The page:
Original languageEnglish
Pages103-104
Number of pages2
Publication statusPublished - Sep 2018
EventWork Employment and Society Conference 2018: Putting Sociology to Work: Interdisciplinarity, intersectionality and imagination - Europa Hotel, Belfast, United Kingdom
Duration: 12 Sep 201814 Sep 2018
https://www.britsoc.co.uk/events/past-events/work-employment-society-conference-2018/

Conference

ConferenceWork Employment and Society Conference 2018
Abbreviated titleWES 2018
CountryUnited Kingdom
CityBelfast
Period12/09/1814/09/18
Internet address

Keywords

  • general practitioners
  • professional work
  • gender
  • work life balance

Cite this

Mayson, S., Bardoel, E. A., Russell, G., Advocat, J., & Kay, M. (2018). ‘It’s a hard slog being a female GP’: turnover intentions of Australian female general practitioners. 103-104. Abstract from Work Employment and Society Conference 2018, Belfast, United Kingdom.
Mayson, Susan ; Bardoel, E A ; Russell, G ; Advocat, J ; Kay, Margaret. / ‘It’s a hard slog being a female GP’ : turnover intentions of Australian female general practitioners. Abstract from Work Employment and Society Conference 2018, Belfast, United Kingdom.2 p.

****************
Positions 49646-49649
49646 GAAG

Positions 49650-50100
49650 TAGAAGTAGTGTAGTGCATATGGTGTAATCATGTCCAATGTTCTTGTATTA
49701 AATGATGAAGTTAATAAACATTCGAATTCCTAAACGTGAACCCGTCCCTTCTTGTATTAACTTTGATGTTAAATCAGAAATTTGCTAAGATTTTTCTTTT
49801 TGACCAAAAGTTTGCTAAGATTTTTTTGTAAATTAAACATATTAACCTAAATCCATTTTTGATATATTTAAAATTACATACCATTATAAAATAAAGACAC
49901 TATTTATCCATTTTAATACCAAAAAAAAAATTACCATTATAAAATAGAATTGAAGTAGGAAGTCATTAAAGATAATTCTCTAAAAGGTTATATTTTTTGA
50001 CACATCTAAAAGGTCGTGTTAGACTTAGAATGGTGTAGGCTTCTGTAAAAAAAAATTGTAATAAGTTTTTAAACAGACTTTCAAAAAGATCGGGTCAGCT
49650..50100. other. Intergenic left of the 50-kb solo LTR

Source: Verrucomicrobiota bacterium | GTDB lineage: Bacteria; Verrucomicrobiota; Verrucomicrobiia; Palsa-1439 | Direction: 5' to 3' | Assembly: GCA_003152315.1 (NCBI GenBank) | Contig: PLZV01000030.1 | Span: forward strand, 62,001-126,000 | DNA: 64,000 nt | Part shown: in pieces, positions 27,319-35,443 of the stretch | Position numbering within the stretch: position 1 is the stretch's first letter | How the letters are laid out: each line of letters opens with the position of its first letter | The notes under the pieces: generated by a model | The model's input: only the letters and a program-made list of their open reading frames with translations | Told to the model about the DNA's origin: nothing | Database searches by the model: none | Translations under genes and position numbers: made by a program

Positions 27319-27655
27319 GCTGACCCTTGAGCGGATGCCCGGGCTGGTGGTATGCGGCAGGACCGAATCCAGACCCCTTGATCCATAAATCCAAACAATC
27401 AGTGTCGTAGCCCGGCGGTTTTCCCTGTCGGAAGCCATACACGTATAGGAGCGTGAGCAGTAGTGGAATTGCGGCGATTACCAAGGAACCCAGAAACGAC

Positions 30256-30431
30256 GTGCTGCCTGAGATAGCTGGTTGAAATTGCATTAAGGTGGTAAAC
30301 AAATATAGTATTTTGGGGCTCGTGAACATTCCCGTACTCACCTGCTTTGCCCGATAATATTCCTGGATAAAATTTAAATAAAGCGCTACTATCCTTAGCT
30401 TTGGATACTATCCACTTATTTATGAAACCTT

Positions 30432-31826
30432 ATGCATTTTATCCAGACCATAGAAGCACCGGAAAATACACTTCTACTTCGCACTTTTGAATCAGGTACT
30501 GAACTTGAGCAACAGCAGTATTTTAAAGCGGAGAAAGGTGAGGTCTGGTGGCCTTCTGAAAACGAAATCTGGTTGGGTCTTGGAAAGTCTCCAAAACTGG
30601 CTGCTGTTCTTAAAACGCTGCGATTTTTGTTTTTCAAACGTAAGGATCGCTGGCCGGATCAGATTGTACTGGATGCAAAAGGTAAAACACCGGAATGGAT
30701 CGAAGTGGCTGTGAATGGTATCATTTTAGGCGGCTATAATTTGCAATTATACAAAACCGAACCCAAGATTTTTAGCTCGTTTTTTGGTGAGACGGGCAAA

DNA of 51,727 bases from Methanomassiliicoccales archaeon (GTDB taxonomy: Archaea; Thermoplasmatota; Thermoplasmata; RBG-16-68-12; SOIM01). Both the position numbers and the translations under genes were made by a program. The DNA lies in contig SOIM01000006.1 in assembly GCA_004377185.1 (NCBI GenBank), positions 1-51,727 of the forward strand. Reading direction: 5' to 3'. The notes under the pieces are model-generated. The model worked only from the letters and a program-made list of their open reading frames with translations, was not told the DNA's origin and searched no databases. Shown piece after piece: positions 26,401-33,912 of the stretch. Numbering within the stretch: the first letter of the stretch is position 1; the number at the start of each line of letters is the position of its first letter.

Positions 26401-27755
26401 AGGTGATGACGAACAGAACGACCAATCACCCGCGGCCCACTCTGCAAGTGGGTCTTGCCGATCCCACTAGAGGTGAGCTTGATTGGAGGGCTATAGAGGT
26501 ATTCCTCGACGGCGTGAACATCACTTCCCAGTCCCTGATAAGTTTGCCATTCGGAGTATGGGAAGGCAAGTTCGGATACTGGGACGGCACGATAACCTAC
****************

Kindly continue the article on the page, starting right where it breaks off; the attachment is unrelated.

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Mayson, S, Bardoel, EA, Russell, G, Advocat, J & Kay, M 2018, '‘It’s a hard slog being a female GP’: turnover intentions of Australian female general practitioners' Work Employment and Society Conference 2018, Belfast, United Kingdom, 12/09/18 - 14/09/18, pp. 103-104.

‘It’s a hard slog being a female GP’ : turnover intentions of Australian female general practitioners. / Mayson, Susan; Bardoel, E A; Russell, G; Advocat, J; Kay, Margaret.

2018. 103-104 Abstract from Work Employment and Society Conference 2018, Belfast, United Kingdom.

Research output: Contribution to conferenceAbstractOtherpeer-review

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T2 - turnover intentions of Australian female general practitioners

AU - Mayson, Susan

AU - Bardoel, E A

AU - Russell, G

AU - Advocat, J

AU - Kay, Margaret

PY - 2018/9

Y1 - 2018/9